Nice guy Bailey a beast in the bullpen
A's closer doesn't need angry disposition to get job done
OAKLAND -- All season long, the A's have called their pitching the backbone of the team.
On good days, all roads lead to closer Andrew Bailey. He doesn't have a scowl, but usually a smile and one of the nicest personalities in the clubhouse.
"Thanks," Bailey said of the compliment. "But I can flip the switch. I'm a bad [guy] when I'm out there."
When relayed Bailey's comment, his good friend and bullpen-mate Craig Breslow laughed and said, "Who's he threatening?"
While Bailey likes to keep things loose early in the game, he usually makes his voyage from the dugout to the bullpen in the fifth inning to start getting mentally ready. By the seventh or eighth inning, he's another beast.
"I don't think it's that different from most closers that you'll find," Breslow said. "He's got a really aggressive mentality. I've found that most closers are pretty nice guys and pretty laid-back."
Bailey's rise through the Oakland organization has been well-documented. After spending four years at small Wagner College in Staten Island, N.Y., Bailey was picked in the sixth round of the 2006 First-Year Player Draft by Oakland.
After pitching almost exclusively as a starter to begin his professional career, the A's moved Bailey to the bullpen in 2008, where he's since flourished. Bailey made the jump from Double-A Midland to Oakland last season, finishing with American League Rookie of the Year honors after posting 26 saves and a 1.84 ERA.
"He comes in, it's almost automatic," Oakland ace Trevor Cahill said, "to where you leave the game with a lead, it's just like, 'Ah, it's a win.' You don't even think about it. It's definitely something I think we're spoiled with."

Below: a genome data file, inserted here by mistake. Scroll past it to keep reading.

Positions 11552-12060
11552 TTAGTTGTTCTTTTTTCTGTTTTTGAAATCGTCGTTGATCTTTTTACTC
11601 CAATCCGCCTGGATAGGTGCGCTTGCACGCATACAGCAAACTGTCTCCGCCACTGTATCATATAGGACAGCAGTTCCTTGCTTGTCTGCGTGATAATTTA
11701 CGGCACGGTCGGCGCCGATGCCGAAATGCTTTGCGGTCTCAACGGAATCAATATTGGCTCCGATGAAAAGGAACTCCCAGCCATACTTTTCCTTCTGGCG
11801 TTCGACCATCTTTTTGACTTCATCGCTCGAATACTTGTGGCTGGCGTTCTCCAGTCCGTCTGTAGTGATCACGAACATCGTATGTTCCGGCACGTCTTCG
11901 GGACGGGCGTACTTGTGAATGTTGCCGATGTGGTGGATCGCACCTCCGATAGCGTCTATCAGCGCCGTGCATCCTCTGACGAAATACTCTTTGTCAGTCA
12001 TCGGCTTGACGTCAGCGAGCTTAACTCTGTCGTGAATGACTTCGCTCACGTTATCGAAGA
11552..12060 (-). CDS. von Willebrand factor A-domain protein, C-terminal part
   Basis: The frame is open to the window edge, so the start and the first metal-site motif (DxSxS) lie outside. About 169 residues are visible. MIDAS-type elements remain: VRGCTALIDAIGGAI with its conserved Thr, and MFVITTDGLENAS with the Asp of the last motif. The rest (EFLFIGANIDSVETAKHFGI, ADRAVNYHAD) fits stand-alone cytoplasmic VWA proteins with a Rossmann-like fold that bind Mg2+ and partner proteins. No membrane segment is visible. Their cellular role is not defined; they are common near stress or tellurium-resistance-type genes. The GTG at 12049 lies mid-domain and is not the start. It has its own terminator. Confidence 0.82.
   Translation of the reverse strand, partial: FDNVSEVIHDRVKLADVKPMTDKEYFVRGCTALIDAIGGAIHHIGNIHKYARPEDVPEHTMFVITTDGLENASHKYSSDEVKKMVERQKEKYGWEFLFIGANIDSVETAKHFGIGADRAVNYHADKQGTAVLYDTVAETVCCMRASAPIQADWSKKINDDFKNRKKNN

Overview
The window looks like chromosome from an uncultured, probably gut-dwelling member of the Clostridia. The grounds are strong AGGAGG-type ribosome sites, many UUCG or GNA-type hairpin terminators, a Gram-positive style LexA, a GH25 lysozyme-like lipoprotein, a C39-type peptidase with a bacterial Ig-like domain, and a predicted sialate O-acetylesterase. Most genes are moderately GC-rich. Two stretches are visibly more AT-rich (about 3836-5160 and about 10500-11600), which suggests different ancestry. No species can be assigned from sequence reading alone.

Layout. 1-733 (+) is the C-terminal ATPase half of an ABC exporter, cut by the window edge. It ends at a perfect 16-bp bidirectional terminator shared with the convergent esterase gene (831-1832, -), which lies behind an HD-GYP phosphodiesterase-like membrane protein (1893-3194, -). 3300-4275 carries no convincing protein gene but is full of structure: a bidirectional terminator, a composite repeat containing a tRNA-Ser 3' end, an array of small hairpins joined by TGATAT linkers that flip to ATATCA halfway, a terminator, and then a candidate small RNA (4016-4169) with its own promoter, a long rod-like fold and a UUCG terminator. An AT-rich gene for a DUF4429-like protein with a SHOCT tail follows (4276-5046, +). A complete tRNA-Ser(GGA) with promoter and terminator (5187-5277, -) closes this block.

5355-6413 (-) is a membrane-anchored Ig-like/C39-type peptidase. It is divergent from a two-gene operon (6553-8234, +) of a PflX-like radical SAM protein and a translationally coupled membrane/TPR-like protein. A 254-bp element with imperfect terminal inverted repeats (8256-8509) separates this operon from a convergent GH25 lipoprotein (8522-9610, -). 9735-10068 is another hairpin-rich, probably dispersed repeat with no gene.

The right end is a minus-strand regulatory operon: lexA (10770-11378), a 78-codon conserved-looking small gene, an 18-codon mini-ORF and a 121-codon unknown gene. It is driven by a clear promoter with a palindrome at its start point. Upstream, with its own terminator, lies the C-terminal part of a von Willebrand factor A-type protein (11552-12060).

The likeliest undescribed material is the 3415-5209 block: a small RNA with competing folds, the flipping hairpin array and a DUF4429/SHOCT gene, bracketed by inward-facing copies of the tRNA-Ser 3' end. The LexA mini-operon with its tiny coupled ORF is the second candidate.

If anyone should feel comfortable with Bailey, it's Cahill. The pair of impressive young righties were drafted together in 2006, and teammates for two years in the Minor Leagues before reuniting in Oakland last year. The two are now roommates.
"You could always see with his intensity that he was destined for the bullpen," Cahill said.
As good as Bailey was last year, he's even better this season. Bailey sat out a month with a rib cage muscle strain, but has a 1.50 ERA with 24 saves in 27 opportunities. When leading after eight innings this season, the A's are a perfect 64-0.
"People ask me that, 'How are you a closer in the big leagues?'" Bailey said. "It's just a mindset, the way I play the game. Doesn't mean I have to go about my everyday life of having all types of tattoos or whatever, being a jerk to everyone."
Bailey has also turned in some of the most entertaining outs of the season. Like on May 22, when he struck out then-Giants catcher Bengie Molina to preserve a 1-0 win, or on Saturday, when he struck out David Ortiz to cap a nine-pitch at-bat and a 4-3 victory over Boston.
"I love it. It's awesome, it's something I feed off of," Bailey said of the late-inning pressure. "I don't want to lose. I don't want to have that feeling."
Alex Espinoza is an associate reporter for MLB.com. This story was not subject to the approval of Major League Baseball or its clubs.